Here, recognizing the vastly different opinion held regarding device usage, the authors considered the effects of technology use on middle and high school students' learning effectiveness. Using an anonymous online survey they found partial support that device use at school increases learning effectiveness, but found strong support for a negative effect of technology use at home on learning effectiveness. Based on their findings they suggest that the efficacy of technology depends on environmental context along with other important factors that need consideration.
Identifying treatments that can stimulate hair growth use could help those struggling with undesirable hair loss. Here, the authors show that Fibroblast Growth Factors can stimulate the division of cells isolated from the mouse hair follicle. Their results suggest that this family of growth factors might be helpful in stimulating hair growth in living animals as well.
In this study, the authors look into some of the implications of rising carbon dioxide levels by studying the effects of acidic pH on the ability of T. pyriformis to feed by quantifying phagosome formation and motility.
Though current strategies in counterterrorism are somewhat effective, the Simultaneous Attack/Persistent Pursuit (SAPP) Theory may be superior alternative to current methods. The authors simulated five attack strategies (1 SAPP and 4 non-SAPP), and concluded that the SAPP model was significantly more effective in reducing the final number of terrorist attacks. This demonstrates the comparative advantage of utilizing the SAPP model, which may prove to be critical in future efforts in counterterrorism.
Effective treatment of depression requires early detection. Depressive symptoms overlap with olfactory regions, which led to several studies of the correlation between sense of smell and depression. The alarming rise of depression, its related crimes, suicides, and lack of inexpensive, quick tools in detecting early depression — this study aims in demonstrating decreased olfaction and depression correlation. Forty-two subjects (ages 13-83) underwent POC-MON (Pocket Lemon) assessment — an oven-dried lemon peel sniff test, subjected to distance measurement when odor first detected (threshold) and completed Patient Health Questionnaires (PHQ-9). POC-MON and PHQ-9 scores yielded a correlation of 20% and 18% for the right and left nostrils, respectively. Among male (n=17) subjects, the average distance of POC-MON and PHQ-9 scores produced a correlation of 14% and 16% for the right and left nostrils, respectively. Females (n=25) demonstrated a correlation of 28% and 21% for the right and left nostrils, respectively. These results suggest the correlation between olfaction and depression in diagnosing its early-stage, using a quick, inexpensive, and patient-friendly tool — POC-MON.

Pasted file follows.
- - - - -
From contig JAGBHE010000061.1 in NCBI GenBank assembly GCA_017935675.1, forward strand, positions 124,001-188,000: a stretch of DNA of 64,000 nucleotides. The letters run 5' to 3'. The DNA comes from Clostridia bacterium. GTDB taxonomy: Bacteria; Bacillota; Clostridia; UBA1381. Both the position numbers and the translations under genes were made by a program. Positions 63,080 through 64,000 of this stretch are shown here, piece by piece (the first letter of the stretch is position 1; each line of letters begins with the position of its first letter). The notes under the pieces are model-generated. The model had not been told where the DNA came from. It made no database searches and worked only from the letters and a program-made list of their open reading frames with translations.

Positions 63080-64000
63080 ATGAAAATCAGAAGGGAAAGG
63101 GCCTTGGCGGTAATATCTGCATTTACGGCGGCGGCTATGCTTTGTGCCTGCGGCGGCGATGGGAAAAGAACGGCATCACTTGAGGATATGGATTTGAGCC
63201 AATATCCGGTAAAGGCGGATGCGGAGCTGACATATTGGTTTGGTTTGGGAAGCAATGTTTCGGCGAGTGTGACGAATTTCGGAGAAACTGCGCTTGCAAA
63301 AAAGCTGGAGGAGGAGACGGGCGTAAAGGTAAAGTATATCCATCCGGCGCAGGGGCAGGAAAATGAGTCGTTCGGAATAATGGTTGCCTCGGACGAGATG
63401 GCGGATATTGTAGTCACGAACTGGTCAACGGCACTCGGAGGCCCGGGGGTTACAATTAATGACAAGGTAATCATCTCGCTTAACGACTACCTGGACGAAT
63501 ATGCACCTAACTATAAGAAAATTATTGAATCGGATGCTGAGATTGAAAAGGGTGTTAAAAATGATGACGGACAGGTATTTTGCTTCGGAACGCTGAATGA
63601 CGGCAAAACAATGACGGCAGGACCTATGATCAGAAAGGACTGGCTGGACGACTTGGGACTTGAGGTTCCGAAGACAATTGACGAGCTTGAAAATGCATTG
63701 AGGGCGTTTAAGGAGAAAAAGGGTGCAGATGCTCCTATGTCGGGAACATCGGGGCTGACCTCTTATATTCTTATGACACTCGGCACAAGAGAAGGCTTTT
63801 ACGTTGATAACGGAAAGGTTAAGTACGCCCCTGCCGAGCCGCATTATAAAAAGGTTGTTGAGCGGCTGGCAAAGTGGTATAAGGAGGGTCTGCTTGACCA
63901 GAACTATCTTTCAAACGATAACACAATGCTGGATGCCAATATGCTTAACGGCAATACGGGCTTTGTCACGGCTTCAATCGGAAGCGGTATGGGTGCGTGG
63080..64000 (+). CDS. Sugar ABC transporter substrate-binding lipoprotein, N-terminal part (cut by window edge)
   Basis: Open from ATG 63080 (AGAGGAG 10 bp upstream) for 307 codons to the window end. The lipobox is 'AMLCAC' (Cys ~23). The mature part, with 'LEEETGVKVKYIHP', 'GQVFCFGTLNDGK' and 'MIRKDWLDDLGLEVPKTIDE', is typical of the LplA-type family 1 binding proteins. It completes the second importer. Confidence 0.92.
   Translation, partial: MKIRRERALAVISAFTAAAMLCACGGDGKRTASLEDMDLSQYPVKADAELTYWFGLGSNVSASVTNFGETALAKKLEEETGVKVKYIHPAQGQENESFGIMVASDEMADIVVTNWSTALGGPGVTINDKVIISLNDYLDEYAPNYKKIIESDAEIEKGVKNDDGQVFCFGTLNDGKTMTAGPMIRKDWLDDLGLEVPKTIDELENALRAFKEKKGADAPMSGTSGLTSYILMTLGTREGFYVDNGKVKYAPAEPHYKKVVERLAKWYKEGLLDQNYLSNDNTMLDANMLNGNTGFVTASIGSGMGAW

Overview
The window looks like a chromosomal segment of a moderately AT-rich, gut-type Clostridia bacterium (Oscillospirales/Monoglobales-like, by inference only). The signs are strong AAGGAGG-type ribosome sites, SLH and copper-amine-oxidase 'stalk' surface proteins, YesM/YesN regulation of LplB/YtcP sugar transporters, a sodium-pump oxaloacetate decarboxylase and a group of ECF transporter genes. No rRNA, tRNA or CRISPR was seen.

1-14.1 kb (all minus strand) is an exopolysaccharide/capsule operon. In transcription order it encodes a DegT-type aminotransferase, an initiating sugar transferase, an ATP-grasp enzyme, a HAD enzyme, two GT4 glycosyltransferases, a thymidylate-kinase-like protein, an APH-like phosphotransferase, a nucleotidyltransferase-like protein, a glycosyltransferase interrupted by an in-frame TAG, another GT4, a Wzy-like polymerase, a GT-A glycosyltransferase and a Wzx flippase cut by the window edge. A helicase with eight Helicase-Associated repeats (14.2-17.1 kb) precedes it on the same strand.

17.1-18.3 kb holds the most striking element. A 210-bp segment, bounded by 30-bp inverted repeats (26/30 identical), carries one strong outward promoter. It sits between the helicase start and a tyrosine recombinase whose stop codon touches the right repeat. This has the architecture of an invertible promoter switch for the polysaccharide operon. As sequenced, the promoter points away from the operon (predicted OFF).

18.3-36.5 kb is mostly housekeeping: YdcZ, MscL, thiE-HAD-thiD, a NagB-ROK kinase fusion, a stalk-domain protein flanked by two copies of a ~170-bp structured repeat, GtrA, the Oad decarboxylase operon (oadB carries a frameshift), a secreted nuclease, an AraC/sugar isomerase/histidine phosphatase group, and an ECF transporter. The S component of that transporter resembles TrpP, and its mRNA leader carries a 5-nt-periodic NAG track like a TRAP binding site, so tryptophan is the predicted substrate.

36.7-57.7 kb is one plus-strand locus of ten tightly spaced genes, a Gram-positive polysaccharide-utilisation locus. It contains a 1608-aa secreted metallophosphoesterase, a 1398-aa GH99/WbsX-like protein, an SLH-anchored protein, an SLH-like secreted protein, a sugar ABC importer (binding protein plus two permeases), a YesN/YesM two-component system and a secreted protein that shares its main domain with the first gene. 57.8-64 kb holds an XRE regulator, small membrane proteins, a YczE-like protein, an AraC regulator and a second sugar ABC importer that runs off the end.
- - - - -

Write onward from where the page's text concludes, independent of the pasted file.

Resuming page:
High-fructose diets consumed widely in modern societies predisposes to metabolic diseases such as diabetes. Using the worm C. elegans, the authors of this study investigated the effect of fructose on the worm's survival rates. They found that worms fed 15% fructose had a lower life expectancy than those on a fructose-free diet. These results suggest that, like in humans, fructose has a negative effect on worm survival, which makes them an easy, attractive model to study the effects of fructose on health.
Kadıoğlu and Oğuzalp study the synergistic effects of Metformin and Captopril, two commonly prescribed drugs for type 2 diabetes and hypertension, respectively. Using C. elegans nematodes as a model system, the authors find that the nematodes decreased in average body length when exposed to Metformin or Captopril individually, but grew 11% in body length when both drugs were used together. Because C. elegans body size is regulated in part by the TGF-β signaling pathway, the authors suggest that synergistic effects of these two drugs may be modulating TGF-β activity, a previously uncharacterized phenomenon.
Mammographic screening is a common diagnostic tool for breast cancer among average-risk women. The authors hypothesized that adherence rates for mammographic screening may be lower among minorities (non-Hispanic black (NHB) and Hispanic/Latino) than among non-Hispanic whites (NHW) regardless of the guideline applied. The findings support other studies’ results that different racial/ethnic and socio-demographic factors can affect screening adherence. Therefore, healthcare providers should promote breast cancer screening especially among NHW/Hispanic women and women lacking insurance coverage.
E-cigarettes are often considered a healthier alternative to traditional cigarettes. This team of high school authors investigated the impact of common e-cigarette compounds on C. elegans, and found a number of harmful effects ultimately resulting in injury and neuronal damage.